5 July 2009
BRIGHTON ROCK (Dir. John Boulting, 1947, UK) - 'It's like those sticks of rock. Bite one all the way down, you'll still read Brighton...'
Equally a noir film in the shadows that bounce across the face of Pinkie, ‘Brighton Rock’ depends greatly on the terrifying charm of Attenborough who exudes a psychotic intensity that marks him out as somewhat of a precursor to the schizophrenia of characters like Norman Bates in Hitchcock’s ‘Psycho’ and Hannibal Lector in ‘The Silence of the Lambs’. The film also details the corruption of an innocent young girl, Rose (Carol Marsh), who falls for Pinkie and though the way in which the relationship evolves is highly conservative, the ending with the gramophone recording is a bittersweet one. ‘Brighton Rock’ is generally considered to be one of the high points of the Boutling Brothers career but I still value their 1959, ‘I’m All Right Jack’ as one of the great British films of the 50s and one of the most pointed political satires on unionism.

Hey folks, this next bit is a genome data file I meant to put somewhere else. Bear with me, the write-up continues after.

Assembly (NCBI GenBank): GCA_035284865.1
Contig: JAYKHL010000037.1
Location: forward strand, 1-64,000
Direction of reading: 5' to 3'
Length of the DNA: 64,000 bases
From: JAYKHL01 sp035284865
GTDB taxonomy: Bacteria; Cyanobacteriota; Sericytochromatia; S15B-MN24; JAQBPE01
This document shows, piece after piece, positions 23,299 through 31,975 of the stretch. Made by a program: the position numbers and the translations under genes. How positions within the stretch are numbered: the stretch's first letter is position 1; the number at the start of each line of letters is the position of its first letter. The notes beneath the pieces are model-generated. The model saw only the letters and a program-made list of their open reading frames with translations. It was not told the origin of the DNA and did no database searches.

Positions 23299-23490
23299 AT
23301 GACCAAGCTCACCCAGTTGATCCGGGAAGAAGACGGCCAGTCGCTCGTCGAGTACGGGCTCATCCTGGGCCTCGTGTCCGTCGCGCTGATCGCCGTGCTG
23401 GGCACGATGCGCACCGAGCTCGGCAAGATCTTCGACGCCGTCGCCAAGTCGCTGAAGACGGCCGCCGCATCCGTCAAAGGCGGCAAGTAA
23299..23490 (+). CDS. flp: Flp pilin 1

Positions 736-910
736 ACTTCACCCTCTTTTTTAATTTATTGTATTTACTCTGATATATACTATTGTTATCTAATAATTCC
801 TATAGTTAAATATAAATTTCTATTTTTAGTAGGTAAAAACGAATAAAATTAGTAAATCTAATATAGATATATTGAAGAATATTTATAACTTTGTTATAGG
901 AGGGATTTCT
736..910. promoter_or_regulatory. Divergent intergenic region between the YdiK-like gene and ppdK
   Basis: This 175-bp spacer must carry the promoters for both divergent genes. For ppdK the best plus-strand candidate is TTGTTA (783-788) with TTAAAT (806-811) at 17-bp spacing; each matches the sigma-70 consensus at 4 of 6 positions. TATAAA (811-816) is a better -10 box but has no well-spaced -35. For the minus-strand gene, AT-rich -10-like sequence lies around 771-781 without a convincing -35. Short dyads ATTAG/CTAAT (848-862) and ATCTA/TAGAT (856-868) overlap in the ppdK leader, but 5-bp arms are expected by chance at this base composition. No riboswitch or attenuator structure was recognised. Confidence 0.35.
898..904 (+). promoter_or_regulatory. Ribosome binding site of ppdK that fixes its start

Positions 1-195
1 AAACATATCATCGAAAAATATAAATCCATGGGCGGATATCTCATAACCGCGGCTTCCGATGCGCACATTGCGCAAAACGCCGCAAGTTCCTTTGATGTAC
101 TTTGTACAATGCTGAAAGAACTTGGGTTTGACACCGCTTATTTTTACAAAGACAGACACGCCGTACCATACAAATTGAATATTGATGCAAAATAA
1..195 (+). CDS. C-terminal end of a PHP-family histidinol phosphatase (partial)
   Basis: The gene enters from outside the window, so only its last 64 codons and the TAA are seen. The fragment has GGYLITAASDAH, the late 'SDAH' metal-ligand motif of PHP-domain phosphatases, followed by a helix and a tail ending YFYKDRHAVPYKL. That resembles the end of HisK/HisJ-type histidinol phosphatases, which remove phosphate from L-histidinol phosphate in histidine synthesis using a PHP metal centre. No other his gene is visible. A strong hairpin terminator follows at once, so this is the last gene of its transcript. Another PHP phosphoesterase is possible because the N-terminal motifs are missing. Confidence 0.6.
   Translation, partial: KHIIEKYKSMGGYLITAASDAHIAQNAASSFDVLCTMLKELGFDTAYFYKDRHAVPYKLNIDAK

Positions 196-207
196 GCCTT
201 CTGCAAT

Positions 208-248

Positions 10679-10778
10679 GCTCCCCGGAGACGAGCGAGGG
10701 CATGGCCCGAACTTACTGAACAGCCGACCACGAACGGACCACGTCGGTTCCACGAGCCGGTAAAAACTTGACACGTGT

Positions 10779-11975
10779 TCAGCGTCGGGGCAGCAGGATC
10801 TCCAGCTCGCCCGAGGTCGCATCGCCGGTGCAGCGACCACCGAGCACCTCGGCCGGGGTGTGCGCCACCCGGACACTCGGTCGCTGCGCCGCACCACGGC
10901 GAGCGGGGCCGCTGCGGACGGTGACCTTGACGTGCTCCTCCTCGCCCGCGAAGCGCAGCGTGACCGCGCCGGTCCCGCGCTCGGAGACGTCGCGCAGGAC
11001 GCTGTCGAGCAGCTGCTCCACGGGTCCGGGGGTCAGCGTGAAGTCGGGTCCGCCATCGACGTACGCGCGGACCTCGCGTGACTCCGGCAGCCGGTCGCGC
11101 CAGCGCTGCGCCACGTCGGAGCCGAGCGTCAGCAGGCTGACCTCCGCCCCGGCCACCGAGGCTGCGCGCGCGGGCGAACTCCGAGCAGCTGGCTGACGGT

Labels: British Cinema